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withdrawing from a job (legal)

Discussion in 'General Forum' started by gggraham, Nov 13, 2006.

  1. gggraham

    gggraham New Member

    HI. I took on a small programming job.
    It's in an area (flash) that is not really my expertise, but for various reasons the client could only offer the work to me, so I thought I would try to get it done for them.
    I made it clear it's not really my area but that I thought I could do it. I said I'd do it for £400. There was no explicit deadline. The job was agreed through a series of emails.
    However now I've come to it, I find that I do not have the skills to do it and have told them I can't do it.
    They are creating a fuss, saying I've wasted their time and that I should try to sort out an alternative.
    Am I still responsible? What's the legal situation?

  2. Rizzo

    Rizzo New Member

    Firstly I am no legal expert!

    I would have thought your obligations would depend on what was said in the email exchanges. I'm also unsure what you mean when you say they could only offer the work to you - are you tied in in some way?

    I would say try to find an amicable way to sort this if possible, being bad mouthed can cost you a lot more in new business than £400. I've also learned that clients will make allowances for the odd error or misjudgement such as this, it seems you were trying to be helpful after all, but it's how you deal with such problems that you will be remembered for.

    Can you find a few subcontractors that do know flash that would be willing to quote you? That way you can at least find out how far off you were. If you can find a (good and reliable!) subby reasonable enough cost-wise you may still be able to bring this job in on budget? If not you then know how far off you were and can go back to the client with more information. If it were me I'd apologise, say I was trying to be helpful at the time, overestimated what I could do, but have now found someone to do the work; however it will cost £x more than I originally quoted, because of X, Y & Z, and in the light of wanting a good longer term relationship I'll project manage this for free.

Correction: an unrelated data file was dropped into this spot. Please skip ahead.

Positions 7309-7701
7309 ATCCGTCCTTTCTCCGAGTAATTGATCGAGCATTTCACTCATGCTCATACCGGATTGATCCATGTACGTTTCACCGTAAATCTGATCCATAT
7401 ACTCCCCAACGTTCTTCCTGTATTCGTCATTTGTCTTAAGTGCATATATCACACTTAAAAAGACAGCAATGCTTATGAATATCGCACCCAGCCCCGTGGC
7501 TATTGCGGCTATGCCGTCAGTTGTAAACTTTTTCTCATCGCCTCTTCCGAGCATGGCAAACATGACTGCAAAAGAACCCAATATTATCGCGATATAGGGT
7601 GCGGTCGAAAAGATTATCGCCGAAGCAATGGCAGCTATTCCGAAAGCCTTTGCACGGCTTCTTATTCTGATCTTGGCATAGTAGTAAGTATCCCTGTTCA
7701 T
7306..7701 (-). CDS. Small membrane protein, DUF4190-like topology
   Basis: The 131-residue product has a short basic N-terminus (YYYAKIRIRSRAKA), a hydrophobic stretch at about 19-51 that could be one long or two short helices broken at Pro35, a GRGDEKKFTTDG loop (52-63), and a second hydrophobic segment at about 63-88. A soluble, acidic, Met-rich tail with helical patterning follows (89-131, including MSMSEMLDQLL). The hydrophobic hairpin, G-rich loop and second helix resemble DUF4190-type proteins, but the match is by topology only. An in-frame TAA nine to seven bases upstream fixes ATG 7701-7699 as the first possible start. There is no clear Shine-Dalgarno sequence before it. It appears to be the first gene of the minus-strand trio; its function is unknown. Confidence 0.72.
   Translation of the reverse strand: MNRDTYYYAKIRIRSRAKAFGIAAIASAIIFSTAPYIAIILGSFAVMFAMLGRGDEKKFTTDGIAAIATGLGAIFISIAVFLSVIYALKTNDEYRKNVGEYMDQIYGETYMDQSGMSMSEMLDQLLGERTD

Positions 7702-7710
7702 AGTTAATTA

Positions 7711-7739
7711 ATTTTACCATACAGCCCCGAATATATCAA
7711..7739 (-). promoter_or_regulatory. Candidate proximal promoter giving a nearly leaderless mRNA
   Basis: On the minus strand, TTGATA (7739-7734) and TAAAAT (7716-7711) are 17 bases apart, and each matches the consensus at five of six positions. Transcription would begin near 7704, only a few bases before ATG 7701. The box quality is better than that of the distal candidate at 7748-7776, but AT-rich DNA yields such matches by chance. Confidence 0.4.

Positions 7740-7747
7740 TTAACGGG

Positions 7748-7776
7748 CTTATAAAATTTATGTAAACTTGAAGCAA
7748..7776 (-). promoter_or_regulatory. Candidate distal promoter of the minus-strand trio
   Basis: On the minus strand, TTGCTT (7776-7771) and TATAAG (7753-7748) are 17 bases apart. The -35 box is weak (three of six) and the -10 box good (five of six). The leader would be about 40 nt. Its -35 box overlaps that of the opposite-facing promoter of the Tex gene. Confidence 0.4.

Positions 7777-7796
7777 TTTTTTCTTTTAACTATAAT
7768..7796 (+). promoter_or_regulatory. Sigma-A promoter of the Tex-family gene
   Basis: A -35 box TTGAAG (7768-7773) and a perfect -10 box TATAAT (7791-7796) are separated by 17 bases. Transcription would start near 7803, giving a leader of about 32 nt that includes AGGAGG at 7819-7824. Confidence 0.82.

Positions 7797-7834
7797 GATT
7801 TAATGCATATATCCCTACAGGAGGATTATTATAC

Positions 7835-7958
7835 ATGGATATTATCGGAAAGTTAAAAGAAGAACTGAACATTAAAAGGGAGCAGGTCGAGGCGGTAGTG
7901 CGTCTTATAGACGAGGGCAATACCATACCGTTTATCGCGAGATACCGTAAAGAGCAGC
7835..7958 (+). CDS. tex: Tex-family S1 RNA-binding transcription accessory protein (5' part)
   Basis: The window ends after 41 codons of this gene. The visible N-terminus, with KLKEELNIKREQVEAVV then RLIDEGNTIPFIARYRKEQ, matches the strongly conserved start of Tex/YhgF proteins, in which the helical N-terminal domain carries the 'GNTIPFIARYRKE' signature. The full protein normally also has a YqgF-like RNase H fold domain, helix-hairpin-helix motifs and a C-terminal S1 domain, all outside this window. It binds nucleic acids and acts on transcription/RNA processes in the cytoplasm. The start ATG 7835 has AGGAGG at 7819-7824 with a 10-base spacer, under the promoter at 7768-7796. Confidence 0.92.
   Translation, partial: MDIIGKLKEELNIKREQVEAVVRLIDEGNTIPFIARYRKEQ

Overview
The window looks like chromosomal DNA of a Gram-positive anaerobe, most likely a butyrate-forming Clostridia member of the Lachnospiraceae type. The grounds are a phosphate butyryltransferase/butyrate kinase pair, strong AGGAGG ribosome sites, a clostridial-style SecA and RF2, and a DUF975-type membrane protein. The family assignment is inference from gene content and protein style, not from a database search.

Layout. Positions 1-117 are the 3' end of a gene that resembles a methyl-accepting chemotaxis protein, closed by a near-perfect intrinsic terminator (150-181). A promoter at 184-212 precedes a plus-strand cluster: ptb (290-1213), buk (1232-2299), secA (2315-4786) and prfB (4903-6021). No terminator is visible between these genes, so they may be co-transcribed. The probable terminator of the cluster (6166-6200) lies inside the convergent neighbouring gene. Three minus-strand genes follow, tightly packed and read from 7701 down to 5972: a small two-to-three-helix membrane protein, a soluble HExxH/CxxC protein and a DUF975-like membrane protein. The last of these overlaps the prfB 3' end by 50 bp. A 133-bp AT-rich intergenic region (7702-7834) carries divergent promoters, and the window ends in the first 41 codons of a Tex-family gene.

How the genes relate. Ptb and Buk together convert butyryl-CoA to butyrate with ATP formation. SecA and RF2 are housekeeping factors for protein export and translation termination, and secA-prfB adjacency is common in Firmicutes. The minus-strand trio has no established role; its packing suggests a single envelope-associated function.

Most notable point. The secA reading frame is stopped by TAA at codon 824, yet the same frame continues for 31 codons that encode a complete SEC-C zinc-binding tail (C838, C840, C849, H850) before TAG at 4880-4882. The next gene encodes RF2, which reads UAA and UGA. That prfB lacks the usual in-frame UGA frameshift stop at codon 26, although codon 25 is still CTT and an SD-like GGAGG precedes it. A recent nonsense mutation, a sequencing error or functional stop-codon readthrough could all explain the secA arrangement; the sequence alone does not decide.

Last edited: Nov 13, 2006
  3. MickeyFinn

    MickeyFinn Administrator

    Shove it!

    I am still seething from the topic I just posted about prisoner junkies getting compensation for being forced into "cold turkey" so my answer here may be harsher than usual!

    If your client knew you were doing them a favour then tell them to get stuffed. We all make mistakes and if they are banging on about something as petty as this do you really want them as clients? One of the best feelings is telling a client to sod off :D

    Only any good if they are unlikely to give you more work though so agree with Rizzo (you are a sensible lass!) that a bit of crawling and suggesting you project manage the work may be what is needed here.

    Alternatively plonk a spec for the flash on find a freelancer or whatever sites are in existence today and get some chappie in India to build it for £100 and you can pocket the difference!
  4. Lupita

    Lupita Member

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